I used that bell, of course.  When my coffee mug got empty, I rang, and all four children tumbled over each other trying to get to me first.  Spice won (no surprise, there), but the others came up anyway, to see what I might want.  I like that bell.....!!

All that's left now on my tray (a laquered Japanese tray painted with carnations and, in gold characters, a verse from 1 Timothy - a wedding present from our church in Wakkanai) are the skins and peels of my fruit and an empty coffee mug.  (I ate the Russell Stover, and the chocolate-covered pretzels, despite my professed belief that sugar is not good for a cold.)  The candle shines on the windowsill now, against condensation from the cold outside the pane.

It's 8:37, an absurd hour for a mother of four to still be in bed, unshowered, but there are a few more thoughts in my head I'd like to get down on paper before I bustle into my day and lose them forever.

You know how you plan backward for cooking a meal?  "I'll need 30 minutes prep time, and then the chicken will need an hour in the oven, so I should start about 3:30....." - ?  Well, the same woman who asked me about mentoring told me she does her life that way - sort of  goals backward, year by year, event by event, by asking herself "At the end of this, what will I want to look back on?"

So I've been thinking about that.  Next year on my birthday, what will I want to look back on?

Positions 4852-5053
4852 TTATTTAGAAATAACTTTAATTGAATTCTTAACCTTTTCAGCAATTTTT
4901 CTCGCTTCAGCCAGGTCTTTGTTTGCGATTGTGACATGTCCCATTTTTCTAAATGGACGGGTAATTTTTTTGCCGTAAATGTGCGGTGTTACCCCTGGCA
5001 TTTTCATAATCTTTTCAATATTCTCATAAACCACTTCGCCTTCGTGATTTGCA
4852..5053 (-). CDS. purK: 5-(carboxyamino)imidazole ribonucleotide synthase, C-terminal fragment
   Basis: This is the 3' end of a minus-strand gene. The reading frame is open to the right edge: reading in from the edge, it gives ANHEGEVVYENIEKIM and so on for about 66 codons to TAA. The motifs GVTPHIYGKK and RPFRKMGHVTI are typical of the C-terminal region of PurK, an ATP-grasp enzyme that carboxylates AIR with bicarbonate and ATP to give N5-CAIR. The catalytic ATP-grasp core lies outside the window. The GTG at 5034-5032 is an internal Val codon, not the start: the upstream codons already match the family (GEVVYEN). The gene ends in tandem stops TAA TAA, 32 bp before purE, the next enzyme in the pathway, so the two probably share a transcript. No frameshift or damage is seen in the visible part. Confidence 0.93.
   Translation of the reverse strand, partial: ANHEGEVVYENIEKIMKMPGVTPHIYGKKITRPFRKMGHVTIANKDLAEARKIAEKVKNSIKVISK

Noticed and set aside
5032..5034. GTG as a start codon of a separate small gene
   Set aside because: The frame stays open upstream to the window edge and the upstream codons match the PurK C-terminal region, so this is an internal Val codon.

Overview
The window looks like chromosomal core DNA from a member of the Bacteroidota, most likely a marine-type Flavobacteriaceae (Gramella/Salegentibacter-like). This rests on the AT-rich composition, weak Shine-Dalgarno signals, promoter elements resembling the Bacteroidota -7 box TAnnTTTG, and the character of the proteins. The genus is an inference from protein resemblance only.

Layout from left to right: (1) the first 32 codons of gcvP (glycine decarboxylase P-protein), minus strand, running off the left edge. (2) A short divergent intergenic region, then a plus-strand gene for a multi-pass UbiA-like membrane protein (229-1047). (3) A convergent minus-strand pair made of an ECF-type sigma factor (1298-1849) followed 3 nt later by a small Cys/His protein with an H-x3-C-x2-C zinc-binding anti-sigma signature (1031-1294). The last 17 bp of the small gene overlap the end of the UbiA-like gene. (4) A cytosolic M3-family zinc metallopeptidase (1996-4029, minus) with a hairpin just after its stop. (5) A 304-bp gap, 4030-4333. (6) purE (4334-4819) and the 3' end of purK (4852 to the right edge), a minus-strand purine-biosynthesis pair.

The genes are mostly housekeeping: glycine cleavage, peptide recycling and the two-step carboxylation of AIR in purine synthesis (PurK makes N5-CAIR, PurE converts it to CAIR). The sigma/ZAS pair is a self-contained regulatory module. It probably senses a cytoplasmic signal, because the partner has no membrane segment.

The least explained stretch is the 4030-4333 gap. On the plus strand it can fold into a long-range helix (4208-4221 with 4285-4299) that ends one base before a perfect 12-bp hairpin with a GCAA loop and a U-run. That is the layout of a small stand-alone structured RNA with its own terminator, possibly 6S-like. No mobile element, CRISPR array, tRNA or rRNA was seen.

... I would like to see how I watched patiently and trustingly for God's plan to unfold in my Farmer's livelihood.  I want to have prayed, full of faith, for heavenly wisdom for him as he made decisions, planned, and worked, and I want to have trusted him to make wise choices.

... I want to have learned how to trust God, how to be free from needing to control or manipulate (or even, always, to understand) the actions of others around me.

... I want to have gotten back into reading Scripture.  God, open the way for me to satisfy my hungers in you!

... I want to have reached a place of easy camaraderie (or even, please God, wholly renewed friendship) with my estranged friend.

... I want to have found physical restoration:  my strength back, my zest for living restored, my joy firmly in place and spilling exuberantly and life-givingly onto all who need it.

... I want to have found a hairstyle I can live with!

... I want to have discovered and embraced and refined a structure for my days that balances my needs for creativity, beauty, novelty, and order, and enables me to fill my roles as a woman, a wife, a mother, a teacher, daughter, sister, friend, member of a congregation of believers, etc., etc., all in a wholesome way.

That's what I want to look back on, next year at this time.

[I don't ask much of a year, do I?]

The coffee's all drunk up now.  The wrapping paper thrown away and the presents stashed in a safe place.  The bell's back in its place (till Mothers' Day).  I don't know what all I'll look back on in a year, but today, I'm looking back on a day of feeling loved.